On 19 June Kalol mission led the celebration of the fifty years of the arrival of Fr. M. Diaz Garriz in the region. The Church has grown with 11 centers in Gandhinagar Archdiocese and 2 in Ahmedabad. A proper celebration of the new Church community is planned for the annual Unteshwari melo which this year 2014 coincides with the celebration of Mahatma Gandhi Jayanti on 2nd October. A meeting of the Sisters and Fathers of the region was held in Kalol on 12 July and the report is herewith attached. Kindly keep 2nd Oct marked in your diaries to participate in the jubilee.

Friday, August 1, 2014



My dear friends in the Lord,
On 7 August as our Parsi sisters and brothers celebrate their new year, we celebrate bi-centenary of the Restoration of the Society of Jesus. In our Province we will celebrate this occasion with a seminar on Restoration on Monday, 18th August. On this day, we will also felicitate the Jubilarians of the Province. The Church has once more trusted us and restored our Society. Now it is up to us to keep living up to that trust. We need to reflect on the circumstances and reasons for suppression in order to learn lessons from that and make sure that history does not repeat itself. We also need to reflect on the circumstances and reasons for restoration and learn lessons for future.
We have been entrusted with a legacy. We are called to be stewards of God's Kingdom. Unfortunately, some times, some of us, seem to forget this basic truth and behave as if we are the owners, or sons of the owner, rather than stewards. This 'son of the owner syndrome' at times leads to unnecessary tensions. We need to reflect on our attitudes to ensure that we are not caught off guard behaving in a manner unsuitable to a steward. Gandhiji understood this Gospel ideal well and used the term 'trusteeship' to express it. Attitude of ownership is likely to lead to arrogance whereas attitude of trusteeship or stewardship is likely to lead to an attitude of service. Such an attitude will engender respect for all our co-workers and that is bound to lead to greater collaboration. One cannot collaborate with the other whom one does not respect.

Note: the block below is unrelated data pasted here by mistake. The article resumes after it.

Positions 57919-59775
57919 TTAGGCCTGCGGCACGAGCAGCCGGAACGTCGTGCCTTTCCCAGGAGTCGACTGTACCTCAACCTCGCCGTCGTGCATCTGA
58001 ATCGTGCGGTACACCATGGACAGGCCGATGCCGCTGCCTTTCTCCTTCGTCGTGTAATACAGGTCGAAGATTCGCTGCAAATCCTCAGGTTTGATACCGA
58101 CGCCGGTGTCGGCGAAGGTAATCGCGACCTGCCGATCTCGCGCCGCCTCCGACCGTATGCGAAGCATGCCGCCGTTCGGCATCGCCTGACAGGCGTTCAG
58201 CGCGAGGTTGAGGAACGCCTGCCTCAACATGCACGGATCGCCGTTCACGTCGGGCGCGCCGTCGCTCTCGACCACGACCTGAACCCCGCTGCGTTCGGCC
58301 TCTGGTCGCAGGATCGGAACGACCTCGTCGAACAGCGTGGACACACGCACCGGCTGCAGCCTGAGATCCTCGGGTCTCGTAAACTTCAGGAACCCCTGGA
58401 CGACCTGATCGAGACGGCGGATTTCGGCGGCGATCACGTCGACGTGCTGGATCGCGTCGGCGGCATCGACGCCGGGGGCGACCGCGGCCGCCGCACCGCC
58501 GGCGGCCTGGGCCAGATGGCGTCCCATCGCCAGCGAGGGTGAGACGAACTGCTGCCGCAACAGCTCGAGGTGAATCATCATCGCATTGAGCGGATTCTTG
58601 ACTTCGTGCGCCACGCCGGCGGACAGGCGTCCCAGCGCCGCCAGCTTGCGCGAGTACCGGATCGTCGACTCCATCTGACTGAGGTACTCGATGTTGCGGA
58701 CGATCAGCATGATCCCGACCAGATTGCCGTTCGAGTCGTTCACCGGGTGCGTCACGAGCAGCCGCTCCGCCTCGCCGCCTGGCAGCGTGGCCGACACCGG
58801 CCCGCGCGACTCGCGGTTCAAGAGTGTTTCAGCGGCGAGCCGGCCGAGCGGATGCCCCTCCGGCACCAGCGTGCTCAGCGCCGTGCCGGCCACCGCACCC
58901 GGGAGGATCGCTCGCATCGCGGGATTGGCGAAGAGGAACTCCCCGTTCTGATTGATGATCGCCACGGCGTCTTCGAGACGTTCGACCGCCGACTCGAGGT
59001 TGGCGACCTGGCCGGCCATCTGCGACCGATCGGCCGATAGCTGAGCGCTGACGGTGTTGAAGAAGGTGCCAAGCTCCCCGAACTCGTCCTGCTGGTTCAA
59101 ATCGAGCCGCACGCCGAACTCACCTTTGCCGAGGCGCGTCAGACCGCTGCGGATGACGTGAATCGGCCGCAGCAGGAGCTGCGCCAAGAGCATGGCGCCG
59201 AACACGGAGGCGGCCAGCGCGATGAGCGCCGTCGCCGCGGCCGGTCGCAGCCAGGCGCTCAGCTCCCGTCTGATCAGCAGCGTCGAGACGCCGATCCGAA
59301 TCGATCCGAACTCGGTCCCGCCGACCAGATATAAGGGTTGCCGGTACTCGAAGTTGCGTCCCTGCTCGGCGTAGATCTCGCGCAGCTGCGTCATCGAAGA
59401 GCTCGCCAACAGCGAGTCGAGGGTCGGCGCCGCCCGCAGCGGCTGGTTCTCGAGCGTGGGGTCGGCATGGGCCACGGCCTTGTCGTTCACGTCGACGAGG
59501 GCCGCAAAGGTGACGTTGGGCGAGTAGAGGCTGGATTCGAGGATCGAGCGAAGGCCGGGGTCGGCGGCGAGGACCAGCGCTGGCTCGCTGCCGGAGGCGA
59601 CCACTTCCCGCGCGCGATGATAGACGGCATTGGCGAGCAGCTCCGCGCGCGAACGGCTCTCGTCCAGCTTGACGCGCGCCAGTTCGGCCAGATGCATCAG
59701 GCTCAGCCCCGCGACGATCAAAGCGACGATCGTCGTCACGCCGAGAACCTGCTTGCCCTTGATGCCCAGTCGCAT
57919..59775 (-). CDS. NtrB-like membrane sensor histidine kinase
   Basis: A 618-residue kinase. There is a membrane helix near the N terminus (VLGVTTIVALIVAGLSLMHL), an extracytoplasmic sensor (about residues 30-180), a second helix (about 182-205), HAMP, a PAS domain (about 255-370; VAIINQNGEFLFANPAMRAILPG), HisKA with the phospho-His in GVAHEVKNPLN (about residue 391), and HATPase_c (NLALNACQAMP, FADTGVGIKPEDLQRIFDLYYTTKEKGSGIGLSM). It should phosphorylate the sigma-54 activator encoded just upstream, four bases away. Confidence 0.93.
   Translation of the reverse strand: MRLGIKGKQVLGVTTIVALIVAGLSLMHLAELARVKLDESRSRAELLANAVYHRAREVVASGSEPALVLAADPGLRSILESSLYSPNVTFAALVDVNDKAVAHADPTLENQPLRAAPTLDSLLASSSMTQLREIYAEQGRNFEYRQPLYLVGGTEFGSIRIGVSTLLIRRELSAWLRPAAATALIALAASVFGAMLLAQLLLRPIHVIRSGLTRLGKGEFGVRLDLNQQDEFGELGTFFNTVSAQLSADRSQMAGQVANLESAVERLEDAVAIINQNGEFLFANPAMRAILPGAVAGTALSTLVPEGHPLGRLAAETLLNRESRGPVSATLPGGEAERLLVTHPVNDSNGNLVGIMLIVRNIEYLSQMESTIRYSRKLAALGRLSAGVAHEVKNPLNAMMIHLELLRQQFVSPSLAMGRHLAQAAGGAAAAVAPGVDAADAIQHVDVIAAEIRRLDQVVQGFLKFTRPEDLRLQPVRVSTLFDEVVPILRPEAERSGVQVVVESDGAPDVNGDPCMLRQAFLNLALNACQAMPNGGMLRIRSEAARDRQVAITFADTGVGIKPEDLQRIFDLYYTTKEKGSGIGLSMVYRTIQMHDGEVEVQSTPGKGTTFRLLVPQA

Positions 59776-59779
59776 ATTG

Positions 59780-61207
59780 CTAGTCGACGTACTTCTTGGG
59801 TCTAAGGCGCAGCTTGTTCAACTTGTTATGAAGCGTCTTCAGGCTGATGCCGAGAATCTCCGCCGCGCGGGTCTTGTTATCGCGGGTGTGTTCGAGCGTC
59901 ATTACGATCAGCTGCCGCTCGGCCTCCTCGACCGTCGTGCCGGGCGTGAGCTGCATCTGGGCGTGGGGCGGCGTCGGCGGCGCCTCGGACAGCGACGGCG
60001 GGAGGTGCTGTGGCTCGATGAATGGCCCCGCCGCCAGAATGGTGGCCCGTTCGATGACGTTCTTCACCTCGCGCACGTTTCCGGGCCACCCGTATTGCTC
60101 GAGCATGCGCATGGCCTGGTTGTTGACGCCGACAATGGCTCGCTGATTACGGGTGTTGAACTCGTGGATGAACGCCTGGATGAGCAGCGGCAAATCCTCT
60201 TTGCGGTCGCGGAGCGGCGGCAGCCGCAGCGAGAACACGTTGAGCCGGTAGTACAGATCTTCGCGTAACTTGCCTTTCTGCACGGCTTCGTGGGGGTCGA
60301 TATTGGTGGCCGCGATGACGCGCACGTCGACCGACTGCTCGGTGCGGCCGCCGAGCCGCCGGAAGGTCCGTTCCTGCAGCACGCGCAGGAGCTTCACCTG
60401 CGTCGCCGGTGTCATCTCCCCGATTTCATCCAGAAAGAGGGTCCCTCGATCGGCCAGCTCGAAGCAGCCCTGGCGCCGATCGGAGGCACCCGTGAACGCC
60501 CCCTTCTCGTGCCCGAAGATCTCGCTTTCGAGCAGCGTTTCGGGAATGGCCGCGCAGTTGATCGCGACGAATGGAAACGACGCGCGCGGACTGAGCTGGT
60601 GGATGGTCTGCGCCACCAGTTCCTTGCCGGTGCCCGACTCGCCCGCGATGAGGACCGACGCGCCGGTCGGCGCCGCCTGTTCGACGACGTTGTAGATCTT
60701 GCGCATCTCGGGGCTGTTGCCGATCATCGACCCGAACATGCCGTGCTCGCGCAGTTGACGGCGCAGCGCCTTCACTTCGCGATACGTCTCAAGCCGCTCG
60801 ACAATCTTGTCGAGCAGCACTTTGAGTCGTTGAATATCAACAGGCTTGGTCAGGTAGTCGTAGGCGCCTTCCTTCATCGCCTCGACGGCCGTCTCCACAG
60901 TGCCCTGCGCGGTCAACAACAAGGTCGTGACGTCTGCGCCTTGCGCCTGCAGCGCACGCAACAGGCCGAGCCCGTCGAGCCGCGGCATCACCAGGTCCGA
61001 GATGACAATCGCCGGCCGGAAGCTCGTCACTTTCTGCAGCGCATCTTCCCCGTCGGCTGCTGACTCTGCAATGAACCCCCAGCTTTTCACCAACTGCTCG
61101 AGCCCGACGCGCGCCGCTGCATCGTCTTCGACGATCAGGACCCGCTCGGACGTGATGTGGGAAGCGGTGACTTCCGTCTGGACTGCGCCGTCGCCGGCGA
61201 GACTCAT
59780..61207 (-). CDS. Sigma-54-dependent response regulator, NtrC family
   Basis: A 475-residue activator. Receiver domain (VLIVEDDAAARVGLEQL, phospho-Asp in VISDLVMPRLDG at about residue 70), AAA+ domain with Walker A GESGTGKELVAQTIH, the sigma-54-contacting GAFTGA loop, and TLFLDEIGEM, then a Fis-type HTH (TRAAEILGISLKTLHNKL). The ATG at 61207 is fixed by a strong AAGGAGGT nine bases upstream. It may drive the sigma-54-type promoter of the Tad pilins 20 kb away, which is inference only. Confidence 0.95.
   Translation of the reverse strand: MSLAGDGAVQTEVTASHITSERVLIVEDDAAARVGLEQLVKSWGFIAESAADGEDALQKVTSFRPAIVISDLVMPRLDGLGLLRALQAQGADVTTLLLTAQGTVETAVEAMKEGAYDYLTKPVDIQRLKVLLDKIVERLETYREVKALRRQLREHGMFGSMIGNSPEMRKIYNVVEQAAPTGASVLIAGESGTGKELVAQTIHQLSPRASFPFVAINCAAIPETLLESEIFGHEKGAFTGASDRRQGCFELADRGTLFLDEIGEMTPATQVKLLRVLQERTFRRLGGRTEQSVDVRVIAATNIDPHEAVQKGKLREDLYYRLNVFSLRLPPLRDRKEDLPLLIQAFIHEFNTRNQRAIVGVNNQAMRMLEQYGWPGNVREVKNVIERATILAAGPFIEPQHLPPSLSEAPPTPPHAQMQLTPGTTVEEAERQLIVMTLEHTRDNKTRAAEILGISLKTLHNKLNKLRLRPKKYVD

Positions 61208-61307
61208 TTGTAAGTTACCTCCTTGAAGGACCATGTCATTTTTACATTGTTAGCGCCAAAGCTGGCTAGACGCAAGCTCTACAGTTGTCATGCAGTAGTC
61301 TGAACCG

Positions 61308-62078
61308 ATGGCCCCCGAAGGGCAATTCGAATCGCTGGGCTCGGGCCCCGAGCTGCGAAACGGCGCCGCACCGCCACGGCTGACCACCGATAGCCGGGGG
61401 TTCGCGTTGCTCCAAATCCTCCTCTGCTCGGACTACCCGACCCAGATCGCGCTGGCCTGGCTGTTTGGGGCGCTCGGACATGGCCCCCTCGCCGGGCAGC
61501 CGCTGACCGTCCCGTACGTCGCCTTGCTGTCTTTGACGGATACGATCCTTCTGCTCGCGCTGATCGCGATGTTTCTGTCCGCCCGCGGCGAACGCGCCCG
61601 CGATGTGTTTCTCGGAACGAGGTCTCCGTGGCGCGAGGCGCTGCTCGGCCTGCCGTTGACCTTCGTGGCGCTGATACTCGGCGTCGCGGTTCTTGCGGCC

To realise our vision and mission through concrete action plan as envisaged in the SAP process, we need many and good vocations. Four of our novices, Bhadagi Jayanti, Murmu Christopher, Parmar Hitesh and Pereira Jipson will pronounce their first vows in Belgaum on 31st July. One more novice, Fernandes Patrick will pronounce his vows on Sat 30th August in Sneh Jyoti, Sevasi. He has opted to be a temporal coadjutor. Since there is only one, Alwyn Macwan who has joined the novitiate this year, we have sent him to Belgaum to the common novitiate of the western region. We pray for many and good vocations, especially as temporal coadjutors. 'Each one bring one' would be an appropriate motto to put into practice.
On 6th August, the feast of Transfiguration, we remember bombing of Hiroshima and on 9th that of Nagasaki and pray that we never ever go down that path of mass destruction. On 9th we also celebrate Quit India Day as well as International Day for Indigenous people. Jay Adivasi!
As we celebrate Rakshabandhan on 10th, we pray in a very special way for gender justice.
As we celebrate the Assumption of Our Lady, we pray through her intercession for true in-dependence for our country.
On 17th we rejoice with our Hindu sisters and brothers as they celebrate Janmashtmi. On this day we celebrate Justice Sunday and pray that we participate actively to establish God's Kingdom, based on justice.
On 29th we remember Jains who celebrate Samvatsari and Hindus as they celebrate Ganesh festival.
May this month of festivals lead us to rejoice with all wo/men of good will and actively participate in building God's Kingdom of love, peace and joy, based on justice for all.

A. M. D. G.